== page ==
3 Major Ways Cancer Care Has Improved

May 16, 2017
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Cancer affects more than 1.6 million people every year. Of those cases, the National Cancer Institute estimates nearly 600,000 people will die of the disease or from related complications. This number has dropped in recent years thanks to advances in cancer care that help improve survivability and quality of life for cancer patients.

So how, exactly, has cancer care improved in recent years?

Drug Approvals

10 years ago, there were just a handful of medications that were FDA-approved for the treatment of cancer. In spite of the lengthy trial process required to get a drug approved by the FDA, well over 100 new drugs have been approved and are being used today, all in the last 10 years.

Much of this progress is due to the FDA itself, which has spent the last 10 years improving their review process to make it easier and faster to make it through the review process. This is to make sure these drugs can make it out of the lab and into the world, where they can do some good.

More new drugs and techniques are making their way through the clinical trial phases every day. Oncologists who work on the frontlines in the war against this dreadful disease are using the information they learn from the patients they see every day to come up with new and unique ways to treat and cure cancer.

Another tool that will help improve the approval and implementation of new cancer treatment drugs is the growing field of pharmacogenomics. Most drugs on the market right now are designed to be “one size fits all.” Allergic reactions notwithstanding, most patients can be prescribed a particular drug and it will work in much the same way in all of them. A patient’s gene profile is used to see how drugs will affect them based on their genetic structure.

By utilizing pharmacogenomics, a treatment plan can be customized for each patient based on the medications that will be most effective on that particular patient.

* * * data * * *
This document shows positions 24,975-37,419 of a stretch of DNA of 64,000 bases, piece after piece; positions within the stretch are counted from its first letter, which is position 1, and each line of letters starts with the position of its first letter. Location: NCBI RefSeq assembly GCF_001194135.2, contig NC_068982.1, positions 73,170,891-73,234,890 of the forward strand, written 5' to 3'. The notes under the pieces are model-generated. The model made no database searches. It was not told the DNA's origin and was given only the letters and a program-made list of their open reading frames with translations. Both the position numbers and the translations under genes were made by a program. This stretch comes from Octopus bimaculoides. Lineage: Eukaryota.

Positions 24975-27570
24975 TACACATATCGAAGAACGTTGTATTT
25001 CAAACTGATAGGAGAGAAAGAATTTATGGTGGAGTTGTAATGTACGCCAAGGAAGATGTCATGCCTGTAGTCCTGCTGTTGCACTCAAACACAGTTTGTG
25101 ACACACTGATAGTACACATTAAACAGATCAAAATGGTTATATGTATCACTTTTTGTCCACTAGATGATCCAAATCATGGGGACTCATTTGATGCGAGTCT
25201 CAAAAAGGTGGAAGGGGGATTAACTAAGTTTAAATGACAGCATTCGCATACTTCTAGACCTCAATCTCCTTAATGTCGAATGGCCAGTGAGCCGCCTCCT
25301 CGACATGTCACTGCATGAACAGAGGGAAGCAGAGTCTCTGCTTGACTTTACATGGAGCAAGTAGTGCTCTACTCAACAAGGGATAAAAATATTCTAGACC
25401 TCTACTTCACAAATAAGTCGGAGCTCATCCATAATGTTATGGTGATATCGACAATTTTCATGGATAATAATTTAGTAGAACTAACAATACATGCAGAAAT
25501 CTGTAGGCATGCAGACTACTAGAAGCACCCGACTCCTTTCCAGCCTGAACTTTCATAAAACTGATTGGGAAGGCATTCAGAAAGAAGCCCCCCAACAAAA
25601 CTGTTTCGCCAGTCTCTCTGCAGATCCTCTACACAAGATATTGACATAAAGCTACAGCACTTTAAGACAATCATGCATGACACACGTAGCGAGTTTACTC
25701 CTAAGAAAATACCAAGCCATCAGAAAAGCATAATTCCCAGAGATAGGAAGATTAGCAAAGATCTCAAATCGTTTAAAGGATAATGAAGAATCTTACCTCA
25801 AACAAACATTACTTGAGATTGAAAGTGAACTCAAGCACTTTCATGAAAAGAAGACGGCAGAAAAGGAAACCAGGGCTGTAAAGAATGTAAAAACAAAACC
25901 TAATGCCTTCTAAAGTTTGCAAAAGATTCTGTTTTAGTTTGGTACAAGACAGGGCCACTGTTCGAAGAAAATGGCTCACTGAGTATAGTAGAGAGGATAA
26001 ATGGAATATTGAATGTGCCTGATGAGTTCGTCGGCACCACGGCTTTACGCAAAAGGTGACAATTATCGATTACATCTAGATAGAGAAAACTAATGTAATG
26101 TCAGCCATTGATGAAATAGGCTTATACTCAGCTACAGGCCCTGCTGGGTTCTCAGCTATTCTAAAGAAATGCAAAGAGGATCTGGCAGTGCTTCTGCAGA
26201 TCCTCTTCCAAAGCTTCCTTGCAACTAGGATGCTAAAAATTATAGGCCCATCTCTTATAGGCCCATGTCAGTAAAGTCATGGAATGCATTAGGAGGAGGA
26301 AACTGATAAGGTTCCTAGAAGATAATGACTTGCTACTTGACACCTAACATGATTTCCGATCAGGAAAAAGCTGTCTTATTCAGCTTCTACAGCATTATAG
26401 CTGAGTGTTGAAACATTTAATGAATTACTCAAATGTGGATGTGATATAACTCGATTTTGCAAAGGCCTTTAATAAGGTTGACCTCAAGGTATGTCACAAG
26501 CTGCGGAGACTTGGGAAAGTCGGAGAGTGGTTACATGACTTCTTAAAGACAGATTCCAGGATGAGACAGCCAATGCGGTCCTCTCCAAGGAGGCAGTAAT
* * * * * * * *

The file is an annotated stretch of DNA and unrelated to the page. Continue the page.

Surgical Techniques

We’ve moved far beyond the days of exploratory surgery. Advances in surgical techniques mean tumors are more operable than ever before, and many surgeries can be completed without the need for invasive techniques:

  • Cryosurgery: This form of surgery utilizes liquid nitrogen or similar elements to freeze cancer cells and tumors.
  • Laser surgery: The opposite of cryosurgery, this technique utilizes lasers to cut through and burn cancerous tissue. This is especially useful in very delicate areas, like cervical cancer and cancer of the larynx.
  • Radiofrequency ablation: This surgical technique uses electrical impulses and heat to destroy targeted malignant tissue. It’s minimally invasive and is primarily used for inoperable cancers.
  • Ultrasound: While still in clinical trials, high-intensity focused ultrasounds can be used to destroy cancer cells without surgery. The targeted sound waves destroy the malignant tissue.

This is just a small sample of the types of surgical advances that have made their way into the mainstream medical community in the last decade.

Advances in robotic technology will likely make even these advances obsolete in the future, though, as we come up with more precise ways to manage cancer-related surgery. Robot-assisted surgeries are already being used to reduce pain, lower infection risk and reduce the length of hospital stays for cancer patients.

Currently, these robots have to be controlled by a trained human surgeon, but as the technology advances, these surgeries could be completed entirely by robots.

Multidiscipline Treatment

Cancer treatment is usually limited to the oncology department, but cancer is a disease that often affects multiple systems in the body. This has sparked a trend toward multidisciplinary cancer care. Instead of seeing a single oncologist throughout their treatment, patients are treated by a team of professionals that include specialists in a variety of fields.

One study published in 2011 found that, while there are some barriers that make it difficult to fully implement a multidisciplinary team, these teams generally improved patient outcomes.

The team for a breast cancer diagnosis, for example, would include an oncologist, an OBGYN and a plastic surgeon for reconstruction, in addition to the radiologists, nurses, surgeons and other team members that handle the various aspects of cancer treatments.

Many teams have also started including counselors, nutritionists and social workers to help patients take care of diagnosis and treatment.

A cancer diagnosis is a tough pill to swallow for anyone, no matter how good the prognosis might be. As medical professionals, our job is to make the treatment as painless and effective as possible and to be there for our patients throughout the entire ordeal.

These advances in cancer treatments are just the beginning. As medicine and technology continue to advance, so too will the way we treat this dreadful disease. Until we find a cure for cancer, these treatment advances are our best options.

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